Seeing the young man’s face darken, the Black Dragon raised a hand in appeasement.
“What I mean is that I see a better alternative for you that won’t prevent you from helping your father and provide you with a decent respected life.”
“What kind of alternative could it be, then?” asked a still miffed Naeem.
“Naeem, you have an inborn sense for cooking and choosing the best quality ingredients. Why don’t you become a cook? How about starting as my apprentice?”
“At my age? And what about the kitchen maids? Won’t they think I’m intruding?”
Ekan laughed Naeem’s reservations away.
“There is no age for becoming a cook! Good food is good food. That is all! As far as Grazel and her maids are concerned, they are overloaded with work, what with serving the guests and all that cleaning. If you show them respect, they will be only too happy to share all their little secrets! A kitchen is all teamwork, nothing else! You can help your father in the mornings. Work in the kitchen will become a natural continuation of your everyday life. I’m pretty sure I can convince your father! So, what do you say?”
Ekan held out his hand. Naeem hesitated a moment but finally shook it.
“As long as my father agrees, I shall be honored to serve you!”
“You are a good son and I’m sure your father will be proud of you! But know you are not serving me, you are helping me! Now let’s take those oliva to the Dwarves, shall we?”
PART 2: Dwarven Tableware at an Elves’ Table

The Elf Forest was in an uproar.
Wilfred had arrived the previous day with a group of the eleven of the strangest creatures Elves had ever met in their Realm, or so to speak outside. Creatures of legend they were. The tall people of the woods had a lot of prejudices against the other races, but the Dwarves evidently provoked extreme reactions with their short stocky bodies, their beards and their enormous feet that could be heard trample the soft forest soil from miles away.
Queen Ellana had sternly warned her subjects to behave in the most respectful and welcoming manner, but some individuals were sorely tried in their personal feelings. On the other hand, their Queen had proved the perfect host.
Her grace, gentility and deference had left the Dwarves dazzled and speechless. Fortunately, Numnir had smoothly assumed the role of the guests on their behalf, or the Elves had would have thought his companions mute or dumb. The Court had a fair knowledge of the common language, so communication had not become much of a problem when tongues started to loose later.
The Dwarves had retired early as they certainly needed rest after having crossed half the Forest before reaching Queen Ellana’s Court.
Tents had been prepared for them, but it would take a long time for the inhabitants of the mountains to get comfortable under such flimsy protection in spite of the very clement climate.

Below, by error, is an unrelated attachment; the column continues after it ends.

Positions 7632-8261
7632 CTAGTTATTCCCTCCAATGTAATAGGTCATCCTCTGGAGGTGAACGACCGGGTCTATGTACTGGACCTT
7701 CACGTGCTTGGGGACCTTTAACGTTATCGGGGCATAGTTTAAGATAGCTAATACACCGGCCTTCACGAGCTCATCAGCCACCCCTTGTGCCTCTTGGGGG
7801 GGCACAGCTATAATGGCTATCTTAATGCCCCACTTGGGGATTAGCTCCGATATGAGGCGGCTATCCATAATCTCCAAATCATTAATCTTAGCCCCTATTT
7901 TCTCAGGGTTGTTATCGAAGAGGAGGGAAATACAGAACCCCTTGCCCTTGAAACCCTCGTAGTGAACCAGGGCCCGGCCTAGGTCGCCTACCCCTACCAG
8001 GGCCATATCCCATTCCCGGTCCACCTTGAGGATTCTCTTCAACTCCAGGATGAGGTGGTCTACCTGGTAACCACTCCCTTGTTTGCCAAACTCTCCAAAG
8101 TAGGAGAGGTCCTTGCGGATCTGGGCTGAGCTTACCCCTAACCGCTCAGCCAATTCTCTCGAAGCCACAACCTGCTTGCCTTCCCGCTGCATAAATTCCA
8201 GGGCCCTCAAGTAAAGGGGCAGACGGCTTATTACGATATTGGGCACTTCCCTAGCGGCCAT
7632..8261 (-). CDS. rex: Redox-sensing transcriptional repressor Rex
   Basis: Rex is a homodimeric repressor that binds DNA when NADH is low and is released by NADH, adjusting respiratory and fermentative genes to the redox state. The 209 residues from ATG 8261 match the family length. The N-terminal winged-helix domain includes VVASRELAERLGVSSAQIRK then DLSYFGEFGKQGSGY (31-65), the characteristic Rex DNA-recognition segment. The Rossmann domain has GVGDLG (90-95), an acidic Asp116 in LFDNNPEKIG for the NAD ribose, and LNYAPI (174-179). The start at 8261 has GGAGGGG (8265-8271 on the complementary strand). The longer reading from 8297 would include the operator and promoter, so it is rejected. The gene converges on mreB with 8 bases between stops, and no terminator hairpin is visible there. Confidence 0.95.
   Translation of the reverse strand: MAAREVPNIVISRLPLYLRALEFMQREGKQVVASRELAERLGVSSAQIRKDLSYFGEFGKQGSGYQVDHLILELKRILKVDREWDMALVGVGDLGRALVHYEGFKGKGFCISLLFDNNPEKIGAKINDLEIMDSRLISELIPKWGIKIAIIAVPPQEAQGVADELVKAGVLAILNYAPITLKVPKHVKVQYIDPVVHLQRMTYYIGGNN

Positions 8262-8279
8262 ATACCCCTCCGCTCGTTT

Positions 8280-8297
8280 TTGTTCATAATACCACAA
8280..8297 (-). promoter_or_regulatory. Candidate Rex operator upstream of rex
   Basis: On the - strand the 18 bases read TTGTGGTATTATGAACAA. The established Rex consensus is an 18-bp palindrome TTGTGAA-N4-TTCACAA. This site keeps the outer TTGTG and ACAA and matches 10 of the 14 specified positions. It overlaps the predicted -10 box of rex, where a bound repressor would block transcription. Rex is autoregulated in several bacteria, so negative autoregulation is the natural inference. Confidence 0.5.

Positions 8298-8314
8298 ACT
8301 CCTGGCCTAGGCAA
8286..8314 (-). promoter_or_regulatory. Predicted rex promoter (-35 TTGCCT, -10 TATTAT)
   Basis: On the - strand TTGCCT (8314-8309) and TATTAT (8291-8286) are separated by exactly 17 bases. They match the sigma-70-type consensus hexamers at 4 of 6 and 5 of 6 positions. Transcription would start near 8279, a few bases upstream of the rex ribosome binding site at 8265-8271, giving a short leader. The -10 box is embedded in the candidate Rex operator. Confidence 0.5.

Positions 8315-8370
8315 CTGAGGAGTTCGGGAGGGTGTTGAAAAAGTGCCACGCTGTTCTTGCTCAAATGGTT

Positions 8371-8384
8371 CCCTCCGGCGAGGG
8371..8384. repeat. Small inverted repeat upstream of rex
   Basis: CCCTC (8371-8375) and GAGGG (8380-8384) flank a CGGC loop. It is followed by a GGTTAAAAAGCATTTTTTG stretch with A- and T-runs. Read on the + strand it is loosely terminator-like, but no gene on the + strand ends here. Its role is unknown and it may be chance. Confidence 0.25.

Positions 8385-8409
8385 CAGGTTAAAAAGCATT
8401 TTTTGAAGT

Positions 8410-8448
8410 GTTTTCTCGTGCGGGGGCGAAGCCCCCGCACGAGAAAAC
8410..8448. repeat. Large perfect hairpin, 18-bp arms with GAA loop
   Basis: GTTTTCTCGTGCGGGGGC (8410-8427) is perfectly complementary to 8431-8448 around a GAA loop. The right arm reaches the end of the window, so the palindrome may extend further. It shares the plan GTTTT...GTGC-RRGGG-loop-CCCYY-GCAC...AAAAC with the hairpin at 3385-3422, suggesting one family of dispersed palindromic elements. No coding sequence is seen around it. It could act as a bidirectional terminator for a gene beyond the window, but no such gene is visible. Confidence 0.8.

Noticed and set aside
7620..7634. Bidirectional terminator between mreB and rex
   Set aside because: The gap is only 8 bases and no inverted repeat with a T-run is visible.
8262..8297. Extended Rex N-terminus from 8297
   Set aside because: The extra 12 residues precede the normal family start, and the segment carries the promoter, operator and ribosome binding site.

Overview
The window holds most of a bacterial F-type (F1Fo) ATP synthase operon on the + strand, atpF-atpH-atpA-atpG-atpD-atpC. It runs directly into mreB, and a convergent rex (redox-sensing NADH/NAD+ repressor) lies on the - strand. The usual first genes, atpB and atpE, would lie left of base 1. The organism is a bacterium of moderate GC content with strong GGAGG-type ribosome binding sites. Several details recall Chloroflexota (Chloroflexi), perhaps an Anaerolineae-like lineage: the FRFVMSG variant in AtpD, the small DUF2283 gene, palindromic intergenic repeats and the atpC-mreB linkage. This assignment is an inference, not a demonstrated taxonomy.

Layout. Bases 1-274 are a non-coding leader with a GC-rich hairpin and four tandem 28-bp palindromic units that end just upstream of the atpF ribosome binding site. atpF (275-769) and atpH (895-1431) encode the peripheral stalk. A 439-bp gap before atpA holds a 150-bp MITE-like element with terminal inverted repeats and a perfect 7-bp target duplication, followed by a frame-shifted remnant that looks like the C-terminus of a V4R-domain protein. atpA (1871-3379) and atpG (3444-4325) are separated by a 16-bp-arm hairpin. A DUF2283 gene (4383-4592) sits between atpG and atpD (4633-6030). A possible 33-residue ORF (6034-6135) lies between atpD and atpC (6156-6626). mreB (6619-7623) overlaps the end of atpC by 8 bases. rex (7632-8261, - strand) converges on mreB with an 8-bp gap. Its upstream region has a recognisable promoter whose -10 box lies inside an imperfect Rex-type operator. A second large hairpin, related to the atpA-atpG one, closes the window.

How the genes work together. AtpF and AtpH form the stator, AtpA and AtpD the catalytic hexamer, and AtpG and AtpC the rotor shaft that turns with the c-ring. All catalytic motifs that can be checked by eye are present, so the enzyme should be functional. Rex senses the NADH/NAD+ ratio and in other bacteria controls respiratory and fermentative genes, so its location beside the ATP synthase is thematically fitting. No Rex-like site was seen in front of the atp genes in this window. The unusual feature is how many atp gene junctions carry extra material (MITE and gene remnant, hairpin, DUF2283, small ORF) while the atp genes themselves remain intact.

The following day witnessed unusual activity. Queen Ellana had ordered a large tent to be erected to house all the guests at the banquet offered in the honor of their special visitors. The occasion in itself was not of great import as Elves were fond of revelry and never missed an opportunity to celebrate. What started to rouse the interest of the denizens of the Forest was that everybody had been firmly asked out of the tent just before the festivities were supposed to begin. Ellana’s subjects’ curiosity was further exacerbated when the Dwarves appeared, carrying boxes of all kinds and sizes out of their own abodes into the banquet tent.
Questions flew but no answers came. Everybody understood they would have to wait until the feast began and the usually staid Elves were openly fidgeting.

Their plight was mercifully ended just as the sun started sinking behind the trees when a herald announced the banquet was ready. Even so, proper decorum forced everyone to enter the cloth hall in a single file and in the order of his status. The Queen, Dargelblad and Numnir, as well the Prince Consort and the Dwarves were already seated, clearly demonstrating the importance accorded to the guests to the detriment and chagrin of the Elf nobility. The latter, to the last man and woman, had to walk to the Royal Seat to salute their sovereign before proceeding to his and her predetermined place along the banquet table. But once seated, every Elf could not help but observe and become further intrigued by a white silk cloth covering their dinner set, whereas Ellana, Aerdhel, the Dragons and the Dwarves were facing an uncovered set of elven-made plate, fork, knife, chopsticks, spoon and glasses. The Dwarves did not show any curiosity at their outlandish dining set as they had had plenty of time to examine and train with such unusual utensils before coming to the Elf Forest.
When at last all the guests had been seated, Queen Ellana rose up and addressed the assembly:
“Honored guests, faithful servants of the Forest! As I may presume you all know, we are here assembled today to welcome the vanguard and illustrious ambassadors of a great Race whose very existence we had all forgotten in our ignorance and self-centered pride! When I say vanguard, it is my sincere belief we are witnessing the advent of a very long and fruitful relation between our two people. By illustrious, this is how you shall call our guests once you have seen what they had brought us, in spite of what some of you might have thought or said, for which I wish to offer my heartfelt apologies!”
The Queen was not known to apologize or reckon her faults if she ever had any, and her words put a few of her courtiers to shame on that day. Some could feel her displeasure and discovered they would be accounted for.
“But I am quite certain that all who had doubted our guests’ intentions and abilities will be the first to offer their thanks and friendship!”